A victimised everyman in a parable that can’t get its story straight

Since its debut a few weeks ago at the Venice Film Festival, where it won the top prize, Todd Phillips' Joker has stirred up quite a tempest.

Hands have been wrung about the movie's supposed potential to inspire acts of real-life violence, and criticism of its brutal nihilism has been met with a counter-backlash, including from Phillips himself, who has been sounding off about the "far left" and "woke culture" and other threats to the ability of a murderous clown to make money unmolested. Meanwhile, the usual armies of skeptics and fans have squared off with ready-made accusations of bad faith, hypersensitivity and quasi-fascist groupthink.

Joaquin Phoenix plays the eponymous character in Todd Phillips’ Joker.

We are now at the phase of the argument cycle when actual ticket buyers have a chance to see what all the fuss is about, which means that it's also time for me to say my piece. And what I have to say is: Are you kidding me?

To be worth arguing about, a movie must first of all be interesting: it must have, if not a coherent point of view, at least a worked-out, thought-provoking set of themes, some kind of imaginative contact with the world as we know it. Joker, an empty, foggy exercise in secondhand style and second-rate philosophising, has none of that. Besotted with the notion of its own audacity – as if willful unpleasantness were a form of artistic courage – the film turns out to be afraid of its own shadow or at least of the faintest shadow of any actual relevance.

It barely even works within the confines of its own genre, the comic-book movie. Joker is a supervillain origin story, involving a character whose big-screen resume already includes three Oscar winners (two for other roles, but still). It's not hard to see the appeal. The Joker, an embodiment of pure anarchy, can be played light or heavy, scary or fun or all at once. He can sneer like Jack Nicholson, snarl like Heath Ledger or … I'm still not sure what Jared Leto was doing, but never mind.

As embodied by Joaquin Phoenix, he laughs a lot – enough to ensure that no one else will. –. You might wonder how this could be the work of the same Todd Phillips who directed The Hangover and Road Trip, which have at least a reputation for being funny. The cleverest bit here is casting Robert De Niro as a late-night, Carsonesque talk-show host similar to the one played by Jerry Lewis in Martin Scorsese's The King of Comedy. In that movie, De Niro was the crazy stalker, a talentless wannabe presuming to breathe the same air as his idol and quarry. This time out, he's in the big chair, feeding the celebrity obsessions of Arthur Fleck.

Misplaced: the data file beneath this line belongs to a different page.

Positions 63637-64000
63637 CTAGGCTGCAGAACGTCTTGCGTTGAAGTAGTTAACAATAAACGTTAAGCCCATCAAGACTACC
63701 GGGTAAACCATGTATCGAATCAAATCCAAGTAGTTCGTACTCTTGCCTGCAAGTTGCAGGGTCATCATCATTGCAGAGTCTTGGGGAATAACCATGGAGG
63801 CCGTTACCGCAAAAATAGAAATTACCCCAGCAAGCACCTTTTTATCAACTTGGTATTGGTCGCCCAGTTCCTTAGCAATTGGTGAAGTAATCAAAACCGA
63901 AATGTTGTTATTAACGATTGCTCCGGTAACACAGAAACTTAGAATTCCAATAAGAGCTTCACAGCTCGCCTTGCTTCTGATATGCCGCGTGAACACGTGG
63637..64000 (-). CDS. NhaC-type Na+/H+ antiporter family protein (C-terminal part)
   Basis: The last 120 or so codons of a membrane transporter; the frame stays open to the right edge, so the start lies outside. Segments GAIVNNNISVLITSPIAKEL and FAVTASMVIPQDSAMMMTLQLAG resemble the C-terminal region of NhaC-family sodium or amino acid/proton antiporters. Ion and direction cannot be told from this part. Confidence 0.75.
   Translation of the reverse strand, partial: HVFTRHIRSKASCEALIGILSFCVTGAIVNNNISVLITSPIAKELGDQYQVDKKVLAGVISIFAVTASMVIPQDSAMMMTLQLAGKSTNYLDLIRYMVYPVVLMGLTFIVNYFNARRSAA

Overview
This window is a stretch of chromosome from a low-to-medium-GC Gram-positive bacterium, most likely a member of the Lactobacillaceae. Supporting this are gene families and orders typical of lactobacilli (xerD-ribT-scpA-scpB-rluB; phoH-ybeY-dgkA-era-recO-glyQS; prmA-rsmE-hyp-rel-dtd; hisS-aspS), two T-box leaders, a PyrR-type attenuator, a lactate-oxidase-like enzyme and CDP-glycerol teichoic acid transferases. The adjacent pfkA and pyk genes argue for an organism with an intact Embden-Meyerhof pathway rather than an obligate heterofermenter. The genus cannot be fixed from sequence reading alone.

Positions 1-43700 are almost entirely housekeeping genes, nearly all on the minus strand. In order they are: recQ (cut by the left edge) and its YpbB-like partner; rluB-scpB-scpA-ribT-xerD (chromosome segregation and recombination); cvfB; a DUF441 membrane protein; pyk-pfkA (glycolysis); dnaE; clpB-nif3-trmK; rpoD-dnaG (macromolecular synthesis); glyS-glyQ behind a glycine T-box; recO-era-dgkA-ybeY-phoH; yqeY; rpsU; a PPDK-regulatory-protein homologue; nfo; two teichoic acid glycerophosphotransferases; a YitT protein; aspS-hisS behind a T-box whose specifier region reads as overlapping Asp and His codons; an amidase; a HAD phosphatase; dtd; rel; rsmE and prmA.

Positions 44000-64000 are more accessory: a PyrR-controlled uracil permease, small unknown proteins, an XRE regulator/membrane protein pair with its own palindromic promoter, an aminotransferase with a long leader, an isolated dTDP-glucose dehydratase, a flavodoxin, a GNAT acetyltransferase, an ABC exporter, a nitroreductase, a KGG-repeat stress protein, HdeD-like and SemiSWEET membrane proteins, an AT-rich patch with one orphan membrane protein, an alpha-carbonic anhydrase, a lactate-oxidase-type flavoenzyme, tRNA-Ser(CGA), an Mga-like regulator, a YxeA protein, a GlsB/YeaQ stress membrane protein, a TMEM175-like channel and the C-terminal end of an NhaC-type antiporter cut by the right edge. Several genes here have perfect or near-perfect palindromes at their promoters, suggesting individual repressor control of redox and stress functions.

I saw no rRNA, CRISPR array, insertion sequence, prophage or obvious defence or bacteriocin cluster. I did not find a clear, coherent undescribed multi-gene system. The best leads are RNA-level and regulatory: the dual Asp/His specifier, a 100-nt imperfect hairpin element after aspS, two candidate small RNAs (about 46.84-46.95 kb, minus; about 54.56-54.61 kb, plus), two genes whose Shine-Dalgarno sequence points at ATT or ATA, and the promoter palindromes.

That's the Joker's alter ego: a lonely, damaged man eking out an abject living as a clown-for-hire and living in a drab apartment with his mother (Frances Conroy). Phillips, who wrote the script with Scott Silver, takes us back to the bad old days of Gotham City, when work was scarce, rats were rampant, and a garbage strike fouled the streets. Fleck is bullied by thieving poor kids and drunken rich guys, goaded to the point of murder by the meanness of the world. He has a crush on a neighbour (Zazie Beetz) that he thinks might be reciprocated. He keeps a notebook full of stand-up material and works up the nerve to go onstage at a nightclub open-mic night.

There's nothing wrong with any of these plot points or with the details that knit Joker into the familiar Batman world. Arthur has a connection to the Wayne family – we meet Alfred the butler and young Bruce – and also to Arkham Asylum. The problems arise when the film revs its allegorical engine and Phoenix tries to assemble a character from the tics and tropes he has been given.

Skinny, twitchy and at times startlingly graceful – Phoenix is one of the modern screen's underrated dancers – Arthur has a physical and psychological resemblance to Freddie Quell, the misfit drifter Phoenix played in The Master.

But he also carries the burden of being a victimised Everyman in a parable that can't get its story straight. Arthur's uncontrollable laughter arises from a medical condition that is possibly the result of childhood abuse. His profound alienation also arises from social inequality, the decline of civility, political corruption, television, government bureaucracy and a slew of other causes. Rich people are awful. Poor people are awful. Joker's embrace of radical evil becomes a kind of integrity.

Or something. It's hard to say if the muddle "Joker" makes of itself arises from confusion or cowardice, but the result is less a depiction of nihilism than a story about nothing. The look and the sound connote gravity and depth, but the movie is weightless and shallow. It isn't any fun, and it can't be taken seriously. Is that the joke?

New York Times

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